Resident continues talks in lawsuit against San Mateo

A resident is moving forward with her lawsuit against the city over an apartment project she says will severely restrict the amount of sunlight she and neighbors receive in their homes.

Jennifer Diamond met with officials in the San Mateo City Attorney’s Office on Monday in a court-mandated settlement meeting, but no agreement was reached. Diamond filed suit against San Mateo in June after the City Council in May approved the Delaware Place project, a four-story, 111-unit apartment complex planned on Delaware Street near Saratoga Drive, adjacent to the Caltrain corridor.

The city made no settlement offers Monday, Diamond said. “At this point there’s nothing on the table. We are moving forward with the lawsuit.”

City attorneys will need to confer to determine their course of action, according to Deputy City Attorney Mike Ogaz.

“We’ll see whether we want to go back to the City Council or whether we could take some other action,” Ogaz said.

No court dates have yet been set, Diamond said.

Diamond livesin Ironwood homes, a mix of two- and three-story townhomes adjacent to the Delaware Place site.

“If this is built, we will not see sunlight six months of the year,” she said. “This will greatly affect our quality of life.”

The San Mateo Planning Commission voted 3-1 April 11 to approve a version of the project, scaled down to 104 units.

When Diamond appealed the decision to the City Council in May, the agency rejected her appeal and approved the original 111-unit design in a 3-1 vote. Councilmember Brandt Grotte voted against that decision.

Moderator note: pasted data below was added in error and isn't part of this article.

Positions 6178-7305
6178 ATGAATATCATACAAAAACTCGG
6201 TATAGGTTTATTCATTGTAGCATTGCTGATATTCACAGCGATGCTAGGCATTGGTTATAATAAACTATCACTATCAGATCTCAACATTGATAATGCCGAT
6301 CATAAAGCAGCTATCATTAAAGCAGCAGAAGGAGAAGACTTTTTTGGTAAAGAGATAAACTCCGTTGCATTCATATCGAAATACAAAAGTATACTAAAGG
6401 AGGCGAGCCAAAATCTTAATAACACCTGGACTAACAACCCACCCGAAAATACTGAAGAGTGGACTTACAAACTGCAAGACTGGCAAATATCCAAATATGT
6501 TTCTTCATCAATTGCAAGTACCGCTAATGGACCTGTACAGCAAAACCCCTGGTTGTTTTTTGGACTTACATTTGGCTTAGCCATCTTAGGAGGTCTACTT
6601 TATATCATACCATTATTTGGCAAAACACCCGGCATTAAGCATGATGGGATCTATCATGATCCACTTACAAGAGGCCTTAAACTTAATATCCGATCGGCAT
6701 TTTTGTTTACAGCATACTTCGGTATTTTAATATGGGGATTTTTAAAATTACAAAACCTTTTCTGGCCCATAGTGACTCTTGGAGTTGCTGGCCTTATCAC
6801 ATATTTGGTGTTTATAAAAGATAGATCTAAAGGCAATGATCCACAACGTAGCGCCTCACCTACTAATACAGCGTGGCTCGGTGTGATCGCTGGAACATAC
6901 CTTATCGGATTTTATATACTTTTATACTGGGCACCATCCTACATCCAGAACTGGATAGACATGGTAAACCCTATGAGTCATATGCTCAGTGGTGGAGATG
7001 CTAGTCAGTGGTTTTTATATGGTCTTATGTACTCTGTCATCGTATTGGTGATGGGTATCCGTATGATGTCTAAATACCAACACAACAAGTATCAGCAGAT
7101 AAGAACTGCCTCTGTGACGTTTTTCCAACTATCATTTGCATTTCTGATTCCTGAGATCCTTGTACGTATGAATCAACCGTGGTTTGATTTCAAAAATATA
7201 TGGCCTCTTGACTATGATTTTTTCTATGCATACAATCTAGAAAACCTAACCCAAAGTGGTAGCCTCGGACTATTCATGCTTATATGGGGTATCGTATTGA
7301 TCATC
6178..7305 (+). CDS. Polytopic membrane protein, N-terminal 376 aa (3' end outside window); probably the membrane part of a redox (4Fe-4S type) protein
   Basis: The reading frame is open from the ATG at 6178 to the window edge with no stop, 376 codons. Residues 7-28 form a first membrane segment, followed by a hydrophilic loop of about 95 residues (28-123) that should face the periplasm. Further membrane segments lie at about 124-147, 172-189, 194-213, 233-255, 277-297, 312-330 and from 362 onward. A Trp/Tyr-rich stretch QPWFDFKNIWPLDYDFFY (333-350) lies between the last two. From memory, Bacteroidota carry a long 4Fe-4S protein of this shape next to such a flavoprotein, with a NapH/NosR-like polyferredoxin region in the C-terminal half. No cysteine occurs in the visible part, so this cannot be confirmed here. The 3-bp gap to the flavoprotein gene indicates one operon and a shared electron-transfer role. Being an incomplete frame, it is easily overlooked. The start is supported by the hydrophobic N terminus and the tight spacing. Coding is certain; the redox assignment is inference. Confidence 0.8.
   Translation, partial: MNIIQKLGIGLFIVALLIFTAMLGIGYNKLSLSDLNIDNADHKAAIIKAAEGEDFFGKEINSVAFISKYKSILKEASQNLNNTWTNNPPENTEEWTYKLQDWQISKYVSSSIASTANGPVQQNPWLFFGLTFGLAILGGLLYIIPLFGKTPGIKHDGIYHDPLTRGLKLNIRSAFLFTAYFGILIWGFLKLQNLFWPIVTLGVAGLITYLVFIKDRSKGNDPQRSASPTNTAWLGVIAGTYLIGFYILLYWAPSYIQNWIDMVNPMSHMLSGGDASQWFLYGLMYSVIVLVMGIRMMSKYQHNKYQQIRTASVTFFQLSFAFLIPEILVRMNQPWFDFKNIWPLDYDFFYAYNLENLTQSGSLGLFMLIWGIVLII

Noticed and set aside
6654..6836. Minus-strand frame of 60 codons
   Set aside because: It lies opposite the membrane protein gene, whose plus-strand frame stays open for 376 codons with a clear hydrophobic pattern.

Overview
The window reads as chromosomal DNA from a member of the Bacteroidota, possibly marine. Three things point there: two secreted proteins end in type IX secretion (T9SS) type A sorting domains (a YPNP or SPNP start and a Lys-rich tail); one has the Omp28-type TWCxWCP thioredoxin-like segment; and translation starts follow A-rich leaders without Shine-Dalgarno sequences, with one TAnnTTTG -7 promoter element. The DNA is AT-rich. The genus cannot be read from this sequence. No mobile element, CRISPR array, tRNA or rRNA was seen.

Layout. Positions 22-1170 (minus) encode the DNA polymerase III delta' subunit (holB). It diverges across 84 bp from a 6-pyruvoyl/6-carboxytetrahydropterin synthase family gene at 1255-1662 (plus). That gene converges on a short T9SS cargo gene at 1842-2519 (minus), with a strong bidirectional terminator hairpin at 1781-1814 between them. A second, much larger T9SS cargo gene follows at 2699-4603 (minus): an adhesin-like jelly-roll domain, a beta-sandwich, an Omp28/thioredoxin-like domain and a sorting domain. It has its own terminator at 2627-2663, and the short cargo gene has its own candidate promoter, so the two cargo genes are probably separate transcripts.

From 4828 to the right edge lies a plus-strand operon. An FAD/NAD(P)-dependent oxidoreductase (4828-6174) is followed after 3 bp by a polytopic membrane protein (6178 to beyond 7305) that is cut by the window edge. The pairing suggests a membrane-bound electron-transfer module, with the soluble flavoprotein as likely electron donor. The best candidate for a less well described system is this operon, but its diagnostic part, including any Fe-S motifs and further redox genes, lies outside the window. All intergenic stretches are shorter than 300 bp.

Building the project as originally proposed would send a message that San Mateo is serious about creating high-quality, diverse housing in the transit corridor, Councilwoman Carole Groom said during the May 15 meeting. She feared that scaling back the project would cause some of the lower-income units to be eliminated.

bwinegarner@examiner.com

Bay Area NewsLocalPeninsula

If you find our journalism valuable and relevant, please consider joining our Examiner membership program.
Find out more at www.sfexaminer.com/join/

Just Posted

U.S. Attorney David Anderson announces federal firearms charges against two men for their roles in a March 2019 shooting outside the Fillmore Heritage Center in a news conference alongside SFPD staff at the Phillip Burton Federal Building on Thursday, Jan. 9, 2020. (Kevin N. Hume/S.F. Examiner)
Departing U.S. attorney predicts corruption probe will continue

David Anderson shook up City Hall as top federal prosecutor

Board of Supervisors President Shamann Walton, a former school board member, has been asked to help secure an agreement between the school district and teacher’s union. <ins>(Kevin N. Hume/S.F. Examiner)</ins>
 <ins></ins>
Supervisor Walton tapped to mediate teacher contract talks

District and union at odds over hours in-person students should be in the classroom

California is set to receive supplies of the Johnson & Johnson vaccine, which is still under review by the U.S. Food and Drug Administration. (Courtesy photo)
California could receive 380K doses of new J&J COVID vaccine next week

California could receive 380,300 doses of the new Johnson & Johnson vaccine… Continue reading

Disability advocates protested outside the home of San Francisco Health Officer Tomas Aragon. (Courtesy Brooke Anderson)
Vaccine rollout plan for people with disabilities remains deeply flawed

On February 13, disability activists paid a visit to the house of… Continue reading

A Bay Area Concrete Recycling facility that opened on PG&E property in 2019. Former PG&E employees have been accused of accepting bribes from Bay Area Concrete. (Courtesy of Bay Area Concrete Recycling via ProPublica)
Lawsuit reveals new allegations against PG&E contractor accused of fraud

By Scott Morris Bay City News Foundation Utility giant Pacific Gas &… Continue reading

Most Read